Labor Day in the 21st century is all about beaches, barbeques and ballgames. This year, for example, more than 35 million people plan to travel at least 50 miles from home over the holiday weekend, nearly 195 million will barbeque and hundreds of thousands will attend an exciting slate of college football games. Many of us will also spend hundreds of dollars in the process.
But it hasn’t always been that way. Labor Day’s roots can be tracked back to the streets of 1882 New York City, where rival union leaders with homophonous last names banded together to protest the unfair labor practices that plagued industry at the time. Other areas then gradually picked up the mantle, with Oregon leading 29 more states in officially celebrating Labor Day before it became a federal holiday in 1894 (a move that probably wouldn’t have happened so soon if not for the deaths of 30 workers at the hands of federal officials during the infamous Pullman Strike).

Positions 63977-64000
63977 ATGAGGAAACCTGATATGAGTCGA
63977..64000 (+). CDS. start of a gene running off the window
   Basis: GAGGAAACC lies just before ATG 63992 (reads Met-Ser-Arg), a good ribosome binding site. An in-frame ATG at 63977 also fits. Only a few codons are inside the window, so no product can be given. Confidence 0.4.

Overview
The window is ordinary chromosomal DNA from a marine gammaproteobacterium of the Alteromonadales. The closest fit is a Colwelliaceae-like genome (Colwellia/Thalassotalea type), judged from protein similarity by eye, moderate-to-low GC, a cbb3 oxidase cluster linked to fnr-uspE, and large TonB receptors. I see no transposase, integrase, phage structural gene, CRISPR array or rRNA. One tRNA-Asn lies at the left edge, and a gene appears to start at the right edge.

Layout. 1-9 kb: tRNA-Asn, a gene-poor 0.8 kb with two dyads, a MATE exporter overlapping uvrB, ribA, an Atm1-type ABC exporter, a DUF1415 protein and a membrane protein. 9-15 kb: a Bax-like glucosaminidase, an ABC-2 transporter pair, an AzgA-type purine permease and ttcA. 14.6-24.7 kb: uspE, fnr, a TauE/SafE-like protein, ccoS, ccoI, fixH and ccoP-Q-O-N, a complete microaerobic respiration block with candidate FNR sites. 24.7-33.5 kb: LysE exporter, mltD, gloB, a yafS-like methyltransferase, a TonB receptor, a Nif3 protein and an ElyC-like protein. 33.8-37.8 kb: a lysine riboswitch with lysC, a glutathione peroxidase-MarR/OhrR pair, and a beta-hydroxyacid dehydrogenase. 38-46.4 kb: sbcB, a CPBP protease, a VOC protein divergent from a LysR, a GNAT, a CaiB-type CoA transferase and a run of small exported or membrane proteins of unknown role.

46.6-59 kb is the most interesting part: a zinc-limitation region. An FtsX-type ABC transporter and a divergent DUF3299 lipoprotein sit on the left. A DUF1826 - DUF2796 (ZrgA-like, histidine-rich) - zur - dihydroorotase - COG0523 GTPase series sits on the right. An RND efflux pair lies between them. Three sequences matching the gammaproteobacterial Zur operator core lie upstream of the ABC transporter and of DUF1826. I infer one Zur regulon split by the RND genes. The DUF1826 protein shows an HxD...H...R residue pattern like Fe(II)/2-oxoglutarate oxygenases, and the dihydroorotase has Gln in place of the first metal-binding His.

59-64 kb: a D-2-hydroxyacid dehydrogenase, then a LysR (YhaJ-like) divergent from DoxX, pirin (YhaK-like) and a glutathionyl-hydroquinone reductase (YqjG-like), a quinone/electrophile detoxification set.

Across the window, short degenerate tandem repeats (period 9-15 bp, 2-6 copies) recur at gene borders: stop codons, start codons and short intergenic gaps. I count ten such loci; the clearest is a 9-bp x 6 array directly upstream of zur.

This is not intended to remove wind from your sails as your enjoy one last dip in summer’s refreshing waters, but rather to help you cherish Labor Day weekend even more. Its place on the calendar is uniquely American — most other countries celebrate labor in May — and the fact that the industrial fatality rate has fallen by roughly 95 percent since the early 1900s, according to data from the Bureau of Labor Statistics, provides ample reason for cheer. So with that in mind, WalletHub put together a fun-fact-filled Labor Day By The Numbers infographic that will both entertain and educate you, while perhaps providing some celebratory ideas.